We are excited to announce a new title in the Studies of the Weatherhead East Asian Institute book series: Mobilizing Without the Masses: Control and Contention in China, published by Cambridge University Press. The book’s author is Diana Fu, an assistant professor of Asian politics at the University of Toronto.
Based on political ethnography inside both legal and blacklisted labor organizations in China, Mobilizing Without the Masses reveals how state repression is deployed on the ground and to what effect on mobilization. It presents a novel dynamic of civil society contention—mobilizing without the masses—that lowers the risk of activism under duress. Instead of facilitating collective action, activists coach the aggrieved to challenge authorities one by one. In doing so, they lower the risks of organizing while empowering the weak. This dynamic represents a third pathway of contention that challenges conventional understandings of mobilization in an illiberal state. It takes readers inside the world of underground labor organizing and opens the black box of repression inside the world’s most powerful authoritarian state.
“Based on remarkable participant-observation field work, Diana Fu provides a rare and revealing look inside the otherwise opaque world of China’s labor NGOs. These activist organizations, operating in innovative ways to evade state detection and repression, indicate a more robust Chinese civil society than we usually assume. Mobilizing Without the Masses is a must-read, not only for those studying contemporary China but for anyone interested in the possibilities for social mobilization and social justice in authoritarian regimes.”
– Elizabeth J. Perry, Henry Rosovsky Professor of Government, Harvard University
We thank Professor Fu for taking the time to discuss her book with us. Please read the following Q&A to learn more about the research and questions that drove her project.
What does the title of your book, “Mobilizing Without the Masses,” mean?
How do weak activists organize when they are not allowed to do so? In contemporary China, it’s illegal for non-governmental organizations to lead protests where many people take to the streets. There may be strength in numbers, but in some countries showing those numbers puts NGOs at serious risk. Instead, I found that activists coach individuals to voice their grievances one by one. The title of this book reflects this dynamic: mobilizing to challenge officials without demonstrating in large numbers. How do activists do it? Join the conversation at my book talk.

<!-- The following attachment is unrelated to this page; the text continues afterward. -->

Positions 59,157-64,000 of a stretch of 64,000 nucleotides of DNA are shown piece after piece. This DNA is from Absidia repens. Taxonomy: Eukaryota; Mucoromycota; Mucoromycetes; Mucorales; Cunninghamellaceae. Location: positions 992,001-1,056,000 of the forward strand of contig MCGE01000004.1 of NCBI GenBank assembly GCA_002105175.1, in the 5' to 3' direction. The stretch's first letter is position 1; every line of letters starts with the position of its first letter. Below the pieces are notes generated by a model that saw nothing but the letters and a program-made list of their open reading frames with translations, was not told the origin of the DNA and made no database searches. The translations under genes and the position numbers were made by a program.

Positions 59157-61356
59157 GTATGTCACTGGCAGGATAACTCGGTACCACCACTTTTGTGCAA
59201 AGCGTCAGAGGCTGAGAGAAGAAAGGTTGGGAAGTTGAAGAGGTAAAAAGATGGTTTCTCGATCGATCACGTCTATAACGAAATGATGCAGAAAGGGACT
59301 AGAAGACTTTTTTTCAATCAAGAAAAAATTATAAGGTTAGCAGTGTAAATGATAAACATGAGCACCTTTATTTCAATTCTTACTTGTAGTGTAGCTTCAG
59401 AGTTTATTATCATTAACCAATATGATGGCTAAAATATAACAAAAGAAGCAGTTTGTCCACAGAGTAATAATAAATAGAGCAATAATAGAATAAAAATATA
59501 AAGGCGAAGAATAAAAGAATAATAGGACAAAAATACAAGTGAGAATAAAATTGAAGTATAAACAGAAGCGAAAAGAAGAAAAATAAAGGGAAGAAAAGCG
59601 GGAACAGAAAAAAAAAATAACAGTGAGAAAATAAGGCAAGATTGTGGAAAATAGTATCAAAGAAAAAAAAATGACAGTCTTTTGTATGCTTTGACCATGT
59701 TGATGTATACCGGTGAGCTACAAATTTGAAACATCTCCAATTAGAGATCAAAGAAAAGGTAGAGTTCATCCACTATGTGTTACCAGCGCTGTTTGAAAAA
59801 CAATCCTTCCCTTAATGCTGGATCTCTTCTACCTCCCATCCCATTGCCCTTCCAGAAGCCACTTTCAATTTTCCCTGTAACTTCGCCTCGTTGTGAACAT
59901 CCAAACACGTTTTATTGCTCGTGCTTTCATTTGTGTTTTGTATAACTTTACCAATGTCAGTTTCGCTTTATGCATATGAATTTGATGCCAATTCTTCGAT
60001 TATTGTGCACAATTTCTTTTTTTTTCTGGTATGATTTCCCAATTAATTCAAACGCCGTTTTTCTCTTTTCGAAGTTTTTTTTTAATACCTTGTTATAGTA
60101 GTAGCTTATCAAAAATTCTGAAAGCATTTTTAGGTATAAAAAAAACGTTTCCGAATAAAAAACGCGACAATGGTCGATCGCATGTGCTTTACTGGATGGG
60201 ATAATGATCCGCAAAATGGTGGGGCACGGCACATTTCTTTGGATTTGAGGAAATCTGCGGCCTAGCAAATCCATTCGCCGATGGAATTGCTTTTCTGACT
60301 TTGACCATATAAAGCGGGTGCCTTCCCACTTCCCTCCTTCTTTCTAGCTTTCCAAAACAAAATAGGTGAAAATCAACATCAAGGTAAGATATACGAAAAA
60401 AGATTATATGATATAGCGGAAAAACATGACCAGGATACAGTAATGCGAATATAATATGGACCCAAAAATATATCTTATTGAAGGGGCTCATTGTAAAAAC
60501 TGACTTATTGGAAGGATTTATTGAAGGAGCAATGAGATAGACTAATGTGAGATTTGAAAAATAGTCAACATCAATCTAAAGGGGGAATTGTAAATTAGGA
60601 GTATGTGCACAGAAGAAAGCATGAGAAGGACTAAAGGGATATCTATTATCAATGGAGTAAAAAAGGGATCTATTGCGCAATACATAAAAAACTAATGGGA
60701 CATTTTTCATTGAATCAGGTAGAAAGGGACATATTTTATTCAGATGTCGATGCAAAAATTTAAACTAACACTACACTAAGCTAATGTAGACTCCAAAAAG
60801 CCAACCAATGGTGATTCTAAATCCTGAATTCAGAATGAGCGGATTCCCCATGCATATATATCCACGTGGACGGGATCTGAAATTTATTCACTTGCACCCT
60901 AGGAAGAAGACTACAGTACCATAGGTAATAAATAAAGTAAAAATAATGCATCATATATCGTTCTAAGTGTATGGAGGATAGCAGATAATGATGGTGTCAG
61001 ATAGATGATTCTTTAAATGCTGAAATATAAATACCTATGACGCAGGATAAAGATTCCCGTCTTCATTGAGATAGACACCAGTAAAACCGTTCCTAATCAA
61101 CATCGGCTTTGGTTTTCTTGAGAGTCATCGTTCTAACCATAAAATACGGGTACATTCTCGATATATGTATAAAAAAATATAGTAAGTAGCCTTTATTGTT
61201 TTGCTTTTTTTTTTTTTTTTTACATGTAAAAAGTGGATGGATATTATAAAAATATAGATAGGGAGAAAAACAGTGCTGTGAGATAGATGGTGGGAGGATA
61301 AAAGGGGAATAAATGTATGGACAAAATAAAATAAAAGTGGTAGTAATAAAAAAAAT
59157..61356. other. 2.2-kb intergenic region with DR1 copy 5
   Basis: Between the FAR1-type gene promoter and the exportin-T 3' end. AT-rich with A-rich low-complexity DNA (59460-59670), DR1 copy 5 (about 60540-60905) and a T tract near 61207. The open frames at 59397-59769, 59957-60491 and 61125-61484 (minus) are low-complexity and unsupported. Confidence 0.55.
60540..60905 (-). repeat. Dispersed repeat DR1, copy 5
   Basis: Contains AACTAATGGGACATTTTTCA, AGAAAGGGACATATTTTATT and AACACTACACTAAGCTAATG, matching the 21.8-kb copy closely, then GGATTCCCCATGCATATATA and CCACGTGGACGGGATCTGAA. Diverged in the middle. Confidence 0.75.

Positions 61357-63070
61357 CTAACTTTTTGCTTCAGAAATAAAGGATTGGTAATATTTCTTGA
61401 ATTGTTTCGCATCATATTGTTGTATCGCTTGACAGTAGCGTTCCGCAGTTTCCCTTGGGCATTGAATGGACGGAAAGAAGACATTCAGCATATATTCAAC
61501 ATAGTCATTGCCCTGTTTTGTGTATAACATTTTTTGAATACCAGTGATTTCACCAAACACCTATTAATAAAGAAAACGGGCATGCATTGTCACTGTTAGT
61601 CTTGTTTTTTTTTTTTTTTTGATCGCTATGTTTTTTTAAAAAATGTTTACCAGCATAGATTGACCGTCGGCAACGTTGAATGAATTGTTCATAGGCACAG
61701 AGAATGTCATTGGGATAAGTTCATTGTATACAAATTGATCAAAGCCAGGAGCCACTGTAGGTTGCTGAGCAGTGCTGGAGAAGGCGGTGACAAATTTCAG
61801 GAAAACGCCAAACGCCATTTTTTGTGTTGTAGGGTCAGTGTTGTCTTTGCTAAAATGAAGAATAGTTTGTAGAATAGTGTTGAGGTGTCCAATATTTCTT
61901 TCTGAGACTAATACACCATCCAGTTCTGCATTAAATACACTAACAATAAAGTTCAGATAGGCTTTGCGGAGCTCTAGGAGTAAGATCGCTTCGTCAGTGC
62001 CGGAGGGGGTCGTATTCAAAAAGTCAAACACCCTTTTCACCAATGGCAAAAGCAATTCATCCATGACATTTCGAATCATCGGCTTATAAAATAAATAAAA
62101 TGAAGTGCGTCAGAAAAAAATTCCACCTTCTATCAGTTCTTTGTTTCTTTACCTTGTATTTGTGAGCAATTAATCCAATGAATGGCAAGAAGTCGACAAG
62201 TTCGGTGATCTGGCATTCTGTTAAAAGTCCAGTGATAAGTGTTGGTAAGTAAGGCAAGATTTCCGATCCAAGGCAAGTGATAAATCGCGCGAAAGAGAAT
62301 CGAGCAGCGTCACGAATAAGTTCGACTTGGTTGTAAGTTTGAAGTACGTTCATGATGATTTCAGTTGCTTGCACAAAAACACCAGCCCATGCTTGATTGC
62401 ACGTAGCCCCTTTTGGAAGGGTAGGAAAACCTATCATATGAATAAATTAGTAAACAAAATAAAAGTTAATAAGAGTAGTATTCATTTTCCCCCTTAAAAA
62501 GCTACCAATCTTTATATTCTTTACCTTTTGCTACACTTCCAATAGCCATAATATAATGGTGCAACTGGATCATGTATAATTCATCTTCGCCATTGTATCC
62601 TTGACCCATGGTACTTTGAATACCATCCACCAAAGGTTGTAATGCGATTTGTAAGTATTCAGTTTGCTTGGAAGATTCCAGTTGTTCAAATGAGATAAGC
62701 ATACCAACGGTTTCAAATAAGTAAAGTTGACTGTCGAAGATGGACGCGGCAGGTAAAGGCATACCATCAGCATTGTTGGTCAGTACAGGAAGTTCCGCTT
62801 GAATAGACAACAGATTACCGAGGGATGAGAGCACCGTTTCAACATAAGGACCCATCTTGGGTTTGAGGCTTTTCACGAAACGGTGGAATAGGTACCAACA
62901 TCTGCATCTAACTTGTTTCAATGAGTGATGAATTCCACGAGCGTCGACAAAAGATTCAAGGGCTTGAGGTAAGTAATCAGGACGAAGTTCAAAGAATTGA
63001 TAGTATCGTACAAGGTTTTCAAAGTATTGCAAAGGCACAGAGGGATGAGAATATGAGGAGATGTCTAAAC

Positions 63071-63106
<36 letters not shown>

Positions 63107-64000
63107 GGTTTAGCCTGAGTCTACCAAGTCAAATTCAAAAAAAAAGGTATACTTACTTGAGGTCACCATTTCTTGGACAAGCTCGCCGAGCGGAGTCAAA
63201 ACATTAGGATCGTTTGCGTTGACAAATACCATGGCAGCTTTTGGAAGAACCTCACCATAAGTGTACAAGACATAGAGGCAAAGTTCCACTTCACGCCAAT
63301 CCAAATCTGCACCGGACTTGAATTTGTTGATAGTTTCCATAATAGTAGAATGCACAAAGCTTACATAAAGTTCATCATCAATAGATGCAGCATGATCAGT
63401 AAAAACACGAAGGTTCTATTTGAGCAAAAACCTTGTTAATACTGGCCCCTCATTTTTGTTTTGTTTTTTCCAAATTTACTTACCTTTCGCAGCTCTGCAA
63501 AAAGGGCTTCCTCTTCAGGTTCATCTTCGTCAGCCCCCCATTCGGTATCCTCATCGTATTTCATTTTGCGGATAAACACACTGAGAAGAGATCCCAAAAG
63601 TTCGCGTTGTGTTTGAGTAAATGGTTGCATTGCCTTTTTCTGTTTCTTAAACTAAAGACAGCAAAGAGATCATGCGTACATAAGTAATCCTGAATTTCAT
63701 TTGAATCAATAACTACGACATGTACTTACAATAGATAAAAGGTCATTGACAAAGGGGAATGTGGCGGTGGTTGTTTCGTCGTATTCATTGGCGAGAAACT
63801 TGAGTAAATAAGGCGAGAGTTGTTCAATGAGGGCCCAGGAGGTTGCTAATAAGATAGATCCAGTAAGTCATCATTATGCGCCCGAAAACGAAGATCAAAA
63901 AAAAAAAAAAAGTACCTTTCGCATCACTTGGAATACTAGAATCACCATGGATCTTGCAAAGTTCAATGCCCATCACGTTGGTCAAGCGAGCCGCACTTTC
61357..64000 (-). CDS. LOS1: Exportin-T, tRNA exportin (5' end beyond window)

Could you describe the ethnographic fieldwork that you undertook in your research? How did you decide to use ethnography as a method to study this topic?
I am deeply indebted to the workers and activists who allowed me into their lives. To study groups that operate informally and often under the radar, I had to employ political ethnography. The activists I studied were not keen on filling out surveys or even conducting formal interviews without knowing who I was. So I did what every ethnographer does: embed myself in the field, hanging out with workers and activists to try to understand their “hidden transcripts.” These are gestures, conversations, and other communication that takes places off stage. They tell us what participants are thinking and feeling when they’re not performing for the media or for authority figures. Ethnography allowed me to observe closely what workers and their activists talked about behind closed doors, which is often more telling than formal interviews.
Can you tell us about some of the labor organizations that you studied?
China’s 280 million migrant workers are “represented” by only one state-run labor union, which is the only legal union permitted in China. You can imagine how well a state-run union is able to represent workers’ true interests. Informal labor groups that operate on the border of legality provide an alternative. Largely founded by migrant workers themselves, these organizations helped workers claim wages, social security, injury compensation, and other legally guaranteed benefits. They assisted workers in navigating the labor dispute system and taught them to stand up to tough bosses and intimidating officials.